a city planners guide to church

I live in Chicago. OK, if you’re from Chicago, I basically live in Iowa, but if you aren’t from here, I live in Chicago.

One of the things I love about this city is the architecture and its history. The home of the first skyscraperFrank Lloyd WrightThe International School and Mies van der Rohe.

One of the central characters in the Chicago architecture drama is Daniel Burnham. He was influential in rebuilding the city after the fire in 1871. Then he almost single-handedly pulled off the Chicago world’s fair in 1893. And if that wasn’t enough, in 1909 he developed a plan for the city of Chicago that people still fight over today.

Most famously, Daniel Burnham said: Make no little plans. They have no magic to stir men’s blood and probably will not themselves be realized.” There’s definitely a blog post or article somewhere in this quote, but I ran across another one of his statements that caught my attention:

“Let your watchword be order and your beacon beauty.”

So what if “watchword” and “beacon” aren’t words that we use every day, I love this statement for capturing the essence of the tension that exists between creativity and execution. Beauty cannot be achieved without a hyper-focus on the details to execute an idea. But if you’re only paying attention to the details, you need to be reminded that the goal is beauty.

When I think about Daniel Burnham creating beauty through architecture, none of that would be possible without the massive volume of details that needed to be done exactly correctly. Without order, none of his buildings would be able to support themselves. Because so much energy was devoted to minutiae, his buildings are still standing 100+ years later for us to enjoy their beauty.

For some of us, we want beauty without having to spend time on the order. We want to pour our resources into something beautiful but aren’t as interested in the infrastructure necessary to support the beauty.

I’ve noticed that in the local church, some are frustrated by the necessities of order, frustrated by the people who only think about order. And on the other side, the people who love contributing to the structure behind the beauty tend to lose sight of what all the details are really for; that they aren’t the goal, but the means to the end.

As someone who has spent a good deal of time on the “watchword order” side of this, I have to remind myself constantly that order isn’t the end goal. However, I have spent plenty of time wishing the beauty people would take their foot off the gas and let us catch up.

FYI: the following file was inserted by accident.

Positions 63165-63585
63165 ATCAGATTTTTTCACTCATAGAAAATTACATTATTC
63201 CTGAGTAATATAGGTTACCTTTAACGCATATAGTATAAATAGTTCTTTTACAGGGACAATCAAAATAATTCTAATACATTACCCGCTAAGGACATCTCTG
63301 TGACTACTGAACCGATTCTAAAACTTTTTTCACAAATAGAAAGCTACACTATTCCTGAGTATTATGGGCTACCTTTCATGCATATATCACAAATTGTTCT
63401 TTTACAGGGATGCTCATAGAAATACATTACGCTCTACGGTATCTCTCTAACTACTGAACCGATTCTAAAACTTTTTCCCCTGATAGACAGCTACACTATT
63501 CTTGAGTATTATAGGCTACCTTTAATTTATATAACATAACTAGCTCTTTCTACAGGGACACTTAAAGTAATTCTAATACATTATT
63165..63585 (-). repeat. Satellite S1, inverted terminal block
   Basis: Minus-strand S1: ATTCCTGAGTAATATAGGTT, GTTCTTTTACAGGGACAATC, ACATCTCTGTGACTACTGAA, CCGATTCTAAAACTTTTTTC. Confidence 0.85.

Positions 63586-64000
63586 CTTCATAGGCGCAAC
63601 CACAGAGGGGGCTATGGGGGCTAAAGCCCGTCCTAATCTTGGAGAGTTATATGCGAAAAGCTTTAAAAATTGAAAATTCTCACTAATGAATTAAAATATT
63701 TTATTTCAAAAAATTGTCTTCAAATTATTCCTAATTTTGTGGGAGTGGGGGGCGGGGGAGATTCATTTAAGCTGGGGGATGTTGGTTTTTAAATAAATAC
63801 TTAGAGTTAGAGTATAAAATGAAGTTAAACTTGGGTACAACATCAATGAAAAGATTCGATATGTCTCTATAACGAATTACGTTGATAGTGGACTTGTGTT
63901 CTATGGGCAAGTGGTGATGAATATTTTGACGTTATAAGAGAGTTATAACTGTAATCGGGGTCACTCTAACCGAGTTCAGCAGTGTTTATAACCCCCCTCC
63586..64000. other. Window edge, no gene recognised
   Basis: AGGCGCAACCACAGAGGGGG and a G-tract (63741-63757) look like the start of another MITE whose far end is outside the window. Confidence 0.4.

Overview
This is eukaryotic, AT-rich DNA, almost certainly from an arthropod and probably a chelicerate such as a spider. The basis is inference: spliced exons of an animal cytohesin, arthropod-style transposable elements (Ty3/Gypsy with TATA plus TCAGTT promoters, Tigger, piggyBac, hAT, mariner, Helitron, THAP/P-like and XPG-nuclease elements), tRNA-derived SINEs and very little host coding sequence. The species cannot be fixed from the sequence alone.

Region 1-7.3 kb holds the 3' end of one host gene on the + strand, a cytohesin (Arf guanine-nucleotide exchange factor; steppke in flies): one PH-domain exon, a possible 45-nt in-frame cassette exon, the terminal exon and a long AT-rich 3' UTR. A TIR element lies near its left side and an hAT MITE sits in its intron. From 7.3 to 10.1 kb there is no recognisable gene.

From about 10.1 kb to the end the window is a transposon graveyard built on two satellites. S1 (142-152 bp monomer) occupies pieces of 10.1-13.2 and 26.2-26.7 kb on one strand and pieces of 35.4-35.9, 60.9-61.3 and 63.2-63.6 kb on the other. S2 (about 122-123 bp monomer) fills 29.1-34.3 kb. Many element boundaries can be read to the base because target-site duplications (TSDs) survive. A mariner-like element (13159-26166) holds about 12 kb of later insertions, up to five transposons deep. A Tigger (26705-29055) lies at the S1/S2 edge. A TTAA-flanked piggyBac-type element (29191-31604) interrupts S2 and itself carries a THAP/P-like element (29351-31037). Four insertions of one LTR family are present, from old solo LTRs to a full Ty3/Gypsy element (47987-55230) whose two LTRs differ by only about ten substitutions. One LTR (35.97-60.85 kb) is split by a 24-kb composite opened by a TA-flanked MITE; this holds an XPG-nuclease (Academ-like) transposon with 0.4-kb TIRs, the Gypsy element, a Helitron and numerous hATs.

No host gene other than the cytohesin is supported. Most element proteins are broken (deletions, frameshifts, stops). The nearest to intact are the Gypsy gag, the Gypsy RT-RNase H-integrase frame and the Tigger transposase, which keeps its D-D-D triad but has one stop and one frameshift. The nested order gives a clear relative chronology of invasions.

I’ve also spent some time on the “beacon beauty” end of things, and it is easy to see how the end result can discount the need to take care of the details along the way. It is so difficult to come up with the beauty idea in the first place, that the thought of changing it so that details happen, can be overwhelming.

Over the years, I’ve been in many conversations with both groups of people. On both sides of this equation, there are people wishing that others would change and become more like them. Unfortunately, if that happened, nothing would get done. We need to do both, and we need to do both well.

As Andy Stanley would say, this is a tension to manage, and it requires leadership. Not just leadership on one side or the other, but leadership that takes the whole thing into account. Leadership has the larger view and can determine when we are in beauty mode or order mode. At any given moment, where do our limited resources need to be focused?

If order is the most important thing, an idea can become so bloated with the details that it becomes unrecognizable. If order wins, our services become middle of the road and ineffective. Yet if we abandon order in favor of an idea, we end up creating something that won’t last. Or worse, destroying lives in the wake of our ideas.

So what do we do? I think Daniel Burnham said it best:

“Let your watchword be order and your beacon beauty.”

Todd Elliott

Todd Elliott

Todd is a writer, speaker, technical artist in the local church and founder of FILO.

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MAY 2-3, 2023